State Dems call for probe into party’s role in Alex Morse allegations

  • Holyoke Mayor Alex Morse  FILE PHOTO

  • Massachusetts Democratic State Committee Chairman Gus Bickford  GAZETTE FILE PHOTO

Staff Writer
Published: 8/17/2020 11:03:53 AM

EASTHAMPTON — Dozens of Democratic State Committee members have signed a letter calling for an immediate investigation into whether state Democratic Party leaders had a role in “smearing” Holyoke Mayor and congressional candidate Alex Morse.

The letter, signed by 48 of the committee’s members, comes a week after the University of Massachusetts Amherst student newspaper The Daily Collegian published anonymous allegations contained in a letter that three college Democratic groups sent to Morse, accusing him of using his “position of power for romantic or sexual gain, specifically toward young students.”

But those allegations have been called into question after The Intercept published messages that appeared to show UMass Amherst College Democrats leaders attempting to use social media conversations with Morse in a ploy to “sink his campaign.” Another Intercept story suggested a coordinated effort by state party leaders, as well as a powerful attorney they connected with the College Democrats of Massachusetts, were behind efforts to make the allegations public.

Morse is running in the 1st Congressional District against incumbent U.S. Rep. Richard Neal, D-Springfield, who has held office since 1989 and chairs the powerful House Ways and Means Committee.

MA Democratic State Committee letter Regarding Alex Morse by Dusty Christensen on Scribd

Gus Bickford, the chairman of the Massachusetts Democratic Party, sent a message to Democratic State Committee members on Sunday morning in which he said he had tapped other party higher-ups — First Vice Chair Deb Kozikowski, Second Vice Chair Leon Brathwaite and Personnel Committee Chair Mark DiSalvo — to initiate an investigation of “recent news reports regarding certain activity of the Democratic Party staff and volunteers in the CD-1 primary.”

“This group will, upon their unilateral authority, select an independent investigator to review the matter, determine whether rules were broken, and publish in due order a report and attendant recommendations, if any,” Bickford wrote. “The report, in full, will be provided to the entire DSC membership upon its receipt.”

However, the 48 Democratic State Committee members who signed a separate letter later in the day calling for a quicker review questioned “the ability of the party to investigate itself, and the role leadership may have played.”

“Indeed the suggestion that the investigation should await the primary results so as not to affect them is ludicrous given the damage that has already been inflicted on Mayor Morse’s campaign by the actions of the Mass College Dems,” the letter reads.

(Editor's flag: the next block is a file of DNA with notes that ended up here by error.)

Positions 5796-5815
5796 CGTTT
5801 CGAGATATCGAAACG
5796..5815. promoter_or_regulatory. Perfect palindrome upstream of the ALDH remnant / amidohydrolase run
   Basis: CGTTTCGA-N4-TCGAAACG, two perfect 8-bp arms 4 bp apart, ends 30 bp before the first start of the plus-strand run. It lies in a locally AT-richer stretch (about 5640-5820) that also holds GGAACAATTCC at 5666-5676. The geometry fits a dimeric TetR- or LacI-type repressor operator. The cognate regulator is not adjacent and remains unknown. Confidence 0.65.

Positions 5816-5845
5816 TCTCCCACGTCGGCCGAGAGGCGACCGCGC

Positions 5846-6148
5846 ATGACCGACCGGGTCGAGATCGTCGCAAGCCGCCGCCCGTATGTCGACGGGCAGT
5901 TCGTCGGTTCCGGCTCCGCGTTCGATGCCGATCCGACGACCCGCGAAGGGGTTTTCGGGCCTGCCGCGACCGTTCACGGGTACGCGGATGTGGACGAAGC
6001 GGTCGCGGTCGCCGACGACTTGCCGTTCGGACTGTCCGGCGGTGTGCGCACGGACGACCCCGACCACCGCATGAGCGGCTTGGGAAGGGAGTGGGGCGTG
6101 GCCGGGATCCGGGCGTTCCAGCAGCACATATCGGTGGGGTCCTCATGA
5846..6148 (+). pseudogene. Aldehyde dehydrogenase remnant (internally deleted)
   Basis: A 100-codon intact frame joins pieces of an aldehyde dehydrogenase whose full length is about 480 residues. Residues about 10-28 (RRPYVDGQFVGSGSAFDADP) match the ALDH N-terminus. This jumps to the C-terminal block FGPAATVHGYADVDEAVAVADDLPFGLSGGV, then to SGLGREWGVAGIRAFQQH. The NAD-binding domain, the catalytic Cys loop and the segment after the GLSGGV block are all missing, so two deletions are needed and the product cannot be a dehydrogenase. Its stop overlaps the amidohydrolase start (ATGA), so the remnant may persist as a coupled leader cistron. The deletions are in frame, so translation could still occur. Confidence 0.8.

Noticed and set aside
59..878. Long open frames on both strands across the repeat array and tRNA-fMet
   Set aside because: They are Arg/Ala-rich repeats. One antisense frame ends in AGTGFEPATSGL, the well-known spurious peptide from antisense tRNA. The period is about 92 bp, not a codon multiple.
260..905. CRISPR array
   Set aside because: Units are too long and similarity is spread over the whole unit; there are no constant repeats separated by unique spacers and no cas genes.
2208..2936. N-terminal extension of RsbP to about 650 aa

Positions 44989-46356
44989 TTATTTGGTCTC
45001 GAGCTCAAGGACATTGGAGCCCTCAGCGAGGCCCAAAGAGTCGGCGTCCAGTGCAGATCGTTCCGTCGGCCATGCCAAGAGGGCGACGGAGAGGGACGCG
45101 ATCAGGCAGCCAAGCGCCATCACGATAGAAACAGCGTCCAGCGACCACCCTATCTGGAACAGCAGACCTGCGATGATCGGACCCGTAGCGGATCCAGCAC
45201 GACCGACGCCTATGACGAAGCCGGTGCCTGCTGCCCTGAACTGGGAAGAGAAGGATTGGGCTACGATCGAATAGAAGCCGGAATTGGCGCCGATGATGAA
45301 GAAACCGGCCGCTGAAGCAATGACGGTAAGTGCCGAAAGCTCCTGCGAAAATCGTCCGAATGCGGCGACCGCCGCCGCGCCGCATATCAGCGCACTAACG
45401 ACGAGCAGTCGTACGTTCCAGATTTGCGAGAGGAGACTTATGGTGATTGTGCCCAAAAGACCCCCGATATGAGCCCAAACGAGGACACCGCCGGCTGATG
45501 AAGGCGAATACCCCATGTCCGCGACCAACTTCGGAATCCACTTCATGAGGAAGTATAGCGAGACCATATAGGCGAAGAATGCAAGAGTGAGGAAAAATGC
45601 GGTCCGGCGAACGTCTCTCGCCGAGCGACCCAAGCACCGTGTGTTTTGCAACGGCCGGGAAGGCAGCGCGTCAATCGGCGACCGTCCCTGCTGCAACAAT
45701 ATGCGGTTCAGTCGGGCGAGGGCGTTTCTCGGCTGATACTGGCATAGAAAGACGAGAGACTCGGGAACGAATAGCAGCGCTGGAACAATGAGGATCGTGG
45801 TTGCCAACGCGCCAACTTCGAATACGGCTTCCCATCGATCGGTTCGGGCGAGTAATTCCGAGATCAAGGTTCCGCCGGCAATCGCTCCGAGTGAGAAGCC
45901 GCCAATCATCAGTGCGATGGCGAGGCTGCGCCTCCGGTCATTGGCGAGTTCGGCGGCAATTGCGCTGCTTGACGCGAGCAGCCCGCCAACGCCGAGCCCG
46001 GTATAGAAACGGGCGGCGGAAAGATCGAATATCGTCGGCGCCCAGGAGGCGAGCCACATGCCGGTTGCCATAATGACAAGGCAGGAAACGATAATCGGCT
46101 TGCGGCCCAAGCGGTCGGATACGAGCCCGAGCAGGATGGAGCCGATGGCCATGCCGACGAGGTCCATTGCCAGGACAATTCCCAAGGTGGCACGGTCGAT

The letter pointed to The Intercept’s reporting, which says that Bickford and party executive director Veronica Martinez connected the College Democrats of Massachusetts, or CDMA, with powerful attorney Jim Roosevelt, a major establishment figure in the state and national Democratic Party. Roosevelt, a former health insurance executive with close ties to the industry, reportedly advised the CDMA to make public their letter to Morse, who is running on a platform that includes Medicare for All.

In a statement, state Democratic Party communications manager Allison Mitchell said that “the Party” had heard concerns from “several members of organizations connected to the Party” and referred them to “an attorney who volunteers as legal counsel to the Party.”

“We had no further involvement,” Mitchell said. “We absolutely do not get involved in contested primaries, and this race is no different.”

Given that the party did have some involvement, though, the 48 committee members said an organization outside the Massachusetts Democratic Party should conduct the investigation.

“And, depending on the results of the investigation, we call for the immediate resignation, suspension, or removal of individuals responsible for, or with participation or knowledge of, what appears to be an unprecedented abuse of power,” the letter states.

Several of the names on the letter are local to the 1st Congressional District, including Easthampton’s Nancy Stenberg.

“We cannot investigate ourselves, that’s what it comes down to for me,” Stenberg said in a phone interview Monday. “At this point, that’s what’s going on. I find that unacceptable.”

When news of the initial, unspecific accusations against Morse broke, some politicians and organizations backed away from his campaign or unendorsed him.

But many have since rallied back to his campaign, including congressman-elect Jamaal Bowman, D-New York, and the youth-led environmental organization Sunrise Movement, which had paused campaigning for Morse. Morse also had what his campaign said was his best fundraising week following the controversy.

Morse and Neal are squaring off in their first debate on Monday at 7 p.m. on New England Public Media WGBY TV. The debate will be on TV channel 57 and will be broadcast on the radio at 88.5 FM and online at nepm.org.

Hampshire County cities and towns in the 1st Congressional District are Easthampton, Chesterfield, Cummington, Goshen, Granby, Huntington, Middlefield, Plainfield, South Hadley, Southampton, Westhampton, Williamsburg and Worthington. The district also includes all of Berkshire County, all of Hampden County except for one precinct in Palmer, and parts of Franklin and Worcester counties.

Dusty Christensen can be reached at dchristensen@gazettenet.com.

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